“The media has changed dramatically in the past 10, 15 years, with the Internet,” he says. “It’s instant reporting and loose lips. The average American is getting little snippets, and believes that what they hear is fact. There is a blurry line between fact and fiction these days. People form their opinions based on pieces of information and then vote accordingly to decide the future of our country.”  So, we were controlled to accept Jackie.  Today there is no ability to control.  Emotions flash.

O.k., I accept this. But what we are not connecting to, we the white European descendants, is the facilitation of a different way of conversing, conveying attitude and decisions. The Wall Street Journal wrote on September 20-21″the NFL Is A League Of Our Own,” and placed out the pecking of the outlaw beginnings, (which was all white) its tarnished image of ‘no gooders’ and two fisted drinkers and how the professionalism of sports vanished the purity of the sports to the following of the recent spates of delinquent behavior.”  Wait, this was a white culture wart in the beginning.  Professional vs Amateur.   So, what has changed?  “The sport has taken the underpinnings of a society and allowed them to be scrutinized to the nth degree, pouring out more ink on these societal meltdowns in the NFL than any worldly happenings combined (opinion.) It places the fact that “Off-field violence and dumb choices aren’t unique to football.”  Right.  There it is again.  Instant support or hate.  And because we have made sports the leverage vehicle of choice to look at the health of our society, we are condemned to see it in its tarnished standard as the source of study.  The white warts that were kept from view are now multi-colored barnacles that sprout from the screens of computers and phones, especially black.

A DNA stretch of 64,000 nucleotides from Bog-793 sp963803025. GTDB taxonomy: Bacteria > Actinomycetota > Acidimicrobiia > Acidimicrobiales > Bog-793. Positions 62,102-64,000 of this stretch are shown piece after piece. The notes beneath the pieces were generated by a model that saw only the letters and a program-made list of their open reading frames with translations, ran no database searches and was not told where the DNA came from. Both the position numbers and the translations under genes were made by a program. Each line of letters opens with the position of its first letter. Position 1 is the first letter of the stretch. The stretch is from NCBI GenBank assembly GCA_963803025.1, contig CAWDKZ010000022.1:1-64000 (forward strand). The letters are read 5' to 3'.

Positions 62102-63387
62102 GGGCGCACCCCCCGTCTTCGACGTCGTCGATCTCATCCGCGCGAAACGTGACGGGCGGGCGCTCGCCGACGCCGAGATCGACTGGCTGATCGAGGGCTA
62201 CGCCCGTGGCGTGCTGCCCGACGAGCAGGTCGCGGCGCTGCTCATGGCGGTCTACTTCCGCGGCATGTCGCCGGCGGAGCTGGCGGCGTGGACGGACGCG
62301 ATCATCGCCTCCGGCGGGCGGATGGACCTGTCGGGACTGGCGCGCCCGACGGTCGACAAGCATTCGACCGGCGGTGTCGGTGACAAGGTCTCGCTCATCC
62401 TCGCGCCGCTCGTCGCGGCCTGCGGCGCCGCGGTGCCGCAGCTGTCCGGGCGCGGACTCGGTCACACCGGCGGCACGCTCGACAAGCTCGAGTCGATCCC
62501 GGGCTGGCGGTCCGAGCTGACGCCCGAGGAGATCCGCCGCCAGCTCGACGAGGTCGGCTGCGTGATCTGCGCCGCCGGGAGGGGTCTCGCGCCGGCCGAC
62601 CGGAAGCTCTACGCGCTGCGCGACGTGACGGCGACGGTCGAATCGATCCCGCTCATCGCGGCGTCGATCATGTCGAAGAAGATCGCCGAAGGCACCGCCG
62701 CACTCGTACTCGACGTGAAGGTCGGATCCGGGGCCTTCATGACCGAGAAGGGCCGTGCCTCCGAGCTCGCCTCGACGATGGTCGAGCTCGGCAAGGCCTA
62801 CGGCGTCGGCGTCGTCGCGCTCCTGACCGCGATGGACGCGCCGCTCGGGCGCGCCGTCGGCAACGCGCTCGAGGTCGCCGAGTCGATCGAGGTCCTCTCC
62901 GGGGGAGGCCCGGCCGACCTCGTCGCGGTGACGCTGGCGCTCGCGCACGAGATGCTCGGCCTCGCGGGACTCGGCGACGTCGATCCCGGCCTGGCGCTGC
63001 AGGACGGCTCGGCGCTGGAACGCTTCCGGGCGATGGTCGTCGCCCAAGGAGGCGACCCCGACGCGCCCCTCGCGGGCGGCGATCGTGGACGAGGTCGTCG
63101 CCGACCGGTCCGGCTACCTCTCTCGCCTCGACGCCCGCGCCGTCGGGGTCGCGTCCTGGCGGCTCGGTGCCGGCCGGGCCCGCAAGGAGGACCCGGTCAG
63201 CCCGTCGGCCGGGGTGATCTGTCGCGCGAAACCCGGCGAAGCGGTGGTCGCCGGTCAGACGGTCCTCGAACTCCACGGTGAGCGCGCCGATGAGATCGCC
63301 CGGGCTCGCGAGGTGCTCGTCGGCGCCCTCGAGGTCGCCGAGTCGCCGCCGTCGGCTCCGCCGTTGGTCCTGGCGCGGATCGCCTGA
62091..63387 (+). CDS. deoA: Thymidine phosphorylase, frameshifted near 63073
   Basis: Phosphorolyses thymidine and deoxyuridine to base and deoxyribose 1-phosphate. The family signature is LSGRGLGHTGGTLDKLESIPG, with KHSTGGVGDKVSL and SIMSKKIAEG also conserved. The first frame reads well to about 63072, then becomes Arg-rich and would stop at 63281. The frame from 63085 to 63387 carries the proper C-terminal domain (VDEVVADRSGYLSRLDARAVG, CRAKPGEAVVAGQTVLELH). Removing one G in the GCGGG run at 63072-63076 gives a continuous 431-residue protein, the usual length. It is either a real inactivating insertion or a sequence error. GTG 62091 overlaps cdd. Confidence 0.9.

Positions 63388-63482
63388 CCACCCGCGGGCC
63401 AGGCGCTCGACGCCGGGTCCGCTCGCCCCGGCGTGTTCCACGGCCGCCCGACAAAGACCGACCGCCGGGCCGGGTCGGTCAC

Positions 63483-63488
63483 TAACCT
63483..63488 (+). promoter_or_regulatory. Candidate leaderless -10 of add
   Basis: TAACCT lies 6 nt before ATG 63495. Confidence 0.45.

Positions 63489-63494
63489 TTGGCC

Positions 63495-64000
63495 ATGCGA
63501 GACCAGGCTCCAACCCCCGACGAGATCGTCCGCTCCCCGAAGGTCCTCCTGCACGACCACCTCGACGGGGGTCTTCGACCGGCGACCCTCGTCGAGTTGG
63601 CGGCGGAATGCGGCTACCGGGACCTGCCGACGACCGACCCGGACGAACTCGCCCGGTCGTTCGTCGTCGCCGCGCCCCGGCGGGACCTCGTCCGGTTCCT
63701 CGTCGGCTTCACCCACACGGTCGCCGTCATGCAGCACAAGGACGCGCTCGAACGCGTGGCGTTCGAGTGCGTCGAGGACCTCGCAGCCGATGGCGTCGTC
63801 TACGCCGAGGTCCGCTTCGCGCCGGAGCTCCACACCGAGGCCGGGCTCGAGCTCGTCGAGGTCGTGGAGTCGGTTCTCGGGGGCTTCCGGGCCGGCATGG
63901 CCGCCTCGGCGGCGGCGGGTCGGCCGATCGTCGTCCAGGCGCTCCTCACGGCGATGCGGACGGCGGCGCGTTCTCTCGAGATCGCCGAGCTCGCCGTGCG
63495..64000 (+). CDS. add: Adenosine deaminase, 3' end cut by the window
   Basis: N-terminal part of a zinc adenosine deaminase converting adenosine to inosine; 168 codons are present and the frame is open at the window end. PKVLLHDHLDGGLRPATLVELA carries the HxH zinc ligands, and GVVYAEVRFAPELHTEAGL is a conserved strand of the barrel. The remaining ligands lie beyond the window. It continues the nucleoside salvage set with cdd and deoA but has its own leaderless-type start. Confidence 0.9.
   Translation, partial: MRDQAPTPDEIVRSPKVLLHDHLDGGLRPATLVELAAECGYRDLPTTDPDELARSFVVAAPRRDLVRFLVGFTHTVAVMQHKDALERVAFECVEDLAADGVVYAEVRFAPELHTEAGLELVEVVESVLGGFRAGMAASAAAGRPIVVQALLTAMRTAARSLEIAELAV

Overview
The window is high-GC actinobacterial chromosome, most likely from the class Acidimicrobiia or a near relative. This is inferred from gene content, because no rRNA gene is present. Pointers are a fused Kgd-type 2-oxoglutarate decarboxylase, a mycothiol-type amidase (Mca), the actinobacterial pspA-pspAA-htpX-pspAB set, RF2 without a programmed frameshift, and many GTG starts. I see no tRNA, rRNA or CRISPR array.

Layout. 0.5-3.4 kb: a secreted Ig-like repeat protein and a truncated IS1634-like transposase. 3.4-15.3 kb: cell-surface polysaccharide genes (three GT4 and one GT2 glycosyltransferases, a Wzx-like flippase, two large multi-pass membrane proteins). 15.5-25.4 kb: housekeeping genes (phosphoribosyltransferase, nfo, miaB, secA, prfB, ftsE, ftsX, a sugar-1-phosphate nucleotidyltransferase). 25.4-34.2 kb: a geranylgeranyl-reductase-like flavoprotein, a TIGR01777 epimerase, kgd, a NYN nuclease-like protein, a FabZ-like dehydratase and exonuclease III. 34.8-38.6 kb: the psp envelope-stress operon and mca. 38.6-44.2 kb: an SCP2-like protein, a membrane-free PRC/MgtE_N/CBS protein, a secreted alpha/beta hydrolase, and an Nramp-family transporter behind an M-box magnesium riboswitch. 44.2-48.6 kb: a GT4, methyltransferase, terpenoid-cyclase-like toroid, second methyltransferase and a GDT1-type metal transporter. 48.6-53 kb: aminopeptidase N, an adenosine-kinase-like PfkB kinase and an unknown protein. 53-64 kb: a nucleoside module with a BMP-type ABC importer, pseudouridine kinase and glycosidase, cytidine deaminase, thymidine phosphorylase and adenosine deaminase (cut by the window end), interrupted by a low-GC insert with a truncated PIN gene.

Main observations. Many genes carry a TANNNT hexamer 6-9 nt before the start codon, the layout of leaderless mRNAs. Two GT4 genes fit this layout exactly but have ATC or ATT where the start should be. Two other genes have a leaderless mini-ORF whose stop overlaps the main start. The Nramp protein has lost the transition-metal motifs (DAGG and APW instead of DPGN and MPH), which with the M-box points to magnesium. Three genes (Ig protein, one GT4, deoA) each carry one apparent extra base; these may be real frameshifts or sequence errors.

What we have failed to see coming off the southern plantations, crossing borders, migrating and sifting while growing exponentially is the development of cultures unwilling to wear red, white and blue.  Simplistic I know, but quantitative.  And becoming more qualitative.  Their voices are hard to stifle.  And the ‘blow-over’ time, excepted as two weeks to a month (the time when events lose interest to those not intimately involved) is becoming longer and harder to dissuade from levels which can be easily provoked again.

Our study group has changed dramatically since Jackie Robinson came to the plate to take his first swings with the Dodgers.  Dave Daubenmire states in one of his columns, “Here is the only evidence the NFL needs to talk about. But they won’t, so I will. Blacks make up about 12% of the population, yet 70% of NFL players are black. 70% of black children are raised in a home without a father. The American prison population is 35% black. Poor black kids are two times more likely to drop out of school than poor white kids.” Bam…There it is, our sampling is skewered if we look at it from perspective of race. But is race the real issue?  When John McEnroe and Jimmy Connors were throwing F-bombs on the tennis courts, white men both, did we look at them as white or just as a-holes?  (We should not forget the lure of the bad-ass, whatever the color.)  What were we as a society when we treated race without 24/7 coverage?  Not especially embracing, but the landscape now has changed dramatically.  Social strata based on race, especially with the rise of the Hispanics can bring instant tweets biased with colored attitude.

I have been always fascinated with the ‘rituals’ that Blacks develop; the high five, low five, the fist bump, butt bump, the high/low salute, etc.  What is intriguing to me is how White culture not only accepts these but assimilates them almost immediately.  Then Black culture changes and develops another, from the streets, only to have the Whites accept soon after!  The alliteration of Minorities to integrate with the greater population became diluted and more separated.  Blacks turned from Black Power to African-Americans.   Not sure what that means, but it is suggestive of greater if not more subtle division.  I am aware of Hispanic rhetoric persuasive to a republic within this Republic. ( I wonder if it will happen before the state of California falls into the ocean?!)

Philadelphia has, or at least had, its conclaves of foreigners, such as little Italy, the Polish, Chinatown and Russian quadrants all barricaded by language but induced to be part of the greater collective.  These languages have been around for centuries. The ‘banger’ language of Black America has shaped not only the spoken transformation of communication but attitudes as well. Watch the T.V. series “The Wire” if you would like a taste of this (make sure you use subtitles!)  It backed away from English to phrase its own.  Or perhaps I should say pushed.  Others’ ethnicity maintained their original and learned English.  By the third generation English was dominate.   No more thank you very much.